- Client: Toshin Development Co.,Ltd (Takahiro Minamikawa)
- Design Development: Nihon Sekkei, Inc., Takao Yuki, Masayuki Hamachi, Yoshifumi Karasawa
- Art Curation: Sakie Takasu
- City: Setagaya City
- Country: Japan
Text description provided by the architects. Guided by a design concept of “Library & Art,” this renovation of a commercial building with a fifty-year history provides a place for community members to rest and relax. Our design transforms the spacious atrium into an intimate enclave that resembles a park in some places and a private library in others, offering opportunities for visitors to encounter books and art. Three primary elements compose the space: an assemblage of lights, shelves for encountering stories, and parklike greenery. Comprised of 669 bulbs and 1338 cords, the assemblage of lights is the most distinctive feature of the project. By varying the height of the suspended bulbs, we constructed four ceiling vaults between the columns. Bulbs are suspended like necklace pendants from two thin cords hung at convergent 40-degree angles.
The white lines overlap to form a nimbus overhead that is illuminated by the suspended bulbs. We performed weight calculations and made mockups to determine the weight necessary to prevent the longest cords, measuring 5 meters, from slackening. The bulbs are made of carved acrylic rather than glass, ensuring safety if they are ever knocked. Of the two cords used to hang each bulb, stainless steel wire was inserted in the one without electrical wiring as an additional safety measure to prevent bulbs from falling. To prevent the carved acrylic cavities from shining too brightly from the light reflected inside of them, we experimented with different forms to avoid additional distorted reflected light.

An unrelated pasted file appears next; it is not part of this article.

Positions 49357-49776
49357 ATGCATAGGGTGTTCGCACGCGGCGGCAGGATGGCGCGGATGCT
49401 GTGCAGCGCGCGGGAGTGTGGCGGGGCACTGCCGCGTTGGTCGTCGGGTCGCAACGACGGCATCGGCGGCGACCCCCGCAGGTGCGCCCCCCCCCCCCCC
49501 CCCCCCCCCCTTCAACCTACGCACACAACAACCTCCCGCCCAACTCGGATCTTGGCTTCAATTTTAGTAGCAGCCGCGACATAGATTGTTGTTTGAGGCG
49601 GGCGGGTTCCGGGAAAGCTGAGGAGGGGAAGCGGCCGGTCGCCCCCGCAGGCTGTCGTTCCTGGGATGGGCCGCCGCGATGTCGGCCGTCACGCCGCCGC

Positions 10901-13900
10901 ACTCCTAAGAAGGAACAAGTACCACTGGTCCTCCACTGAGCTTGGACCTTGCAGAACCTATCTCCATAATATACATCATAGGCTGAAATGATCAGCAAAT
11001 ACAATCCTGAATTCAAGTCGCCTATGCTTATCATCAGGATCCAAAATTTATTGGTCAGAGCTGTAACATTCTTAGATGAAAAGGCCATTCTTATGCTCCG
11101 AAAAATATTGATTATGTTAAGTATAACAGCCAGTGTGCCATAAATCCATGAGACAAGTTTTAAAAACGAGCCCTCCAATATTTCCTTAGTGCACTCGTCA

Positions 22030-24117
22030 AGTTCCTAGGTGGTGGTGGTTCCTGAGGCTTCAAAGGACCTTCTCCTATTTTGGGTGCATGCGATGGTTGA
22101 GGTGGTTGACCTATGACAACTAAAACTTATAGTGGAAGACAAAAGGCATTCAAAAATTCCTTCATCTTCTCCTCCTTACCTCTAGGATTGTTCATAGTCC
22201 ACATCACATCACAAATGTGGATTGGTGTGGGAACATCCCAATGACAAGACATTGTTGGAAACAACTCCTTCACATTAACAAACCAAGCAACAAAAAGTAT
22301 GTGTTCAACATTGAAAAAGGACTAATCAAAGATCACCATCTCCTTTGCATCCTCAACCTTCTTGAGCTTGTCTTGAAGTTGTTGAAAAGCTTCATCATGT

Our second strategy for creating an intimate atmosphere was to connect visitors with new books by arranging them so their covers are visible. The book director also selected meaningful quotes to display under each book. One shelf is devoted to art, with books and tools that were important to artists giving visitors a behind-the-scenes look at the creative process. Two of the columns in the atrium are decorated with artists’ murals evocative of the experience of reading. Additional bookshelves in the second-floor café hold 100 books about bread and coffee.
The third element, parklike greenery, is achieved through planters that reference the district’s history as a resort area for Tokyoites. The selection of native Japanese plants was inspired by famous wooded resorts such as Karuizawa and Todoroki Ravine, where city dwellers went to escape the summer heat. Some planters include space for seasonal plantings, bringing the four seasons inside. Commercial facilities are increasingly seeking out designs that reflect the UN Sustainable Development Goals. With that in mind, we made extensive use of sustainable materials such as scrap wood for the interior finishes and furnishing. Since its opening, the space has drawn many visitors who spend time relaxing and enjoying the art and books.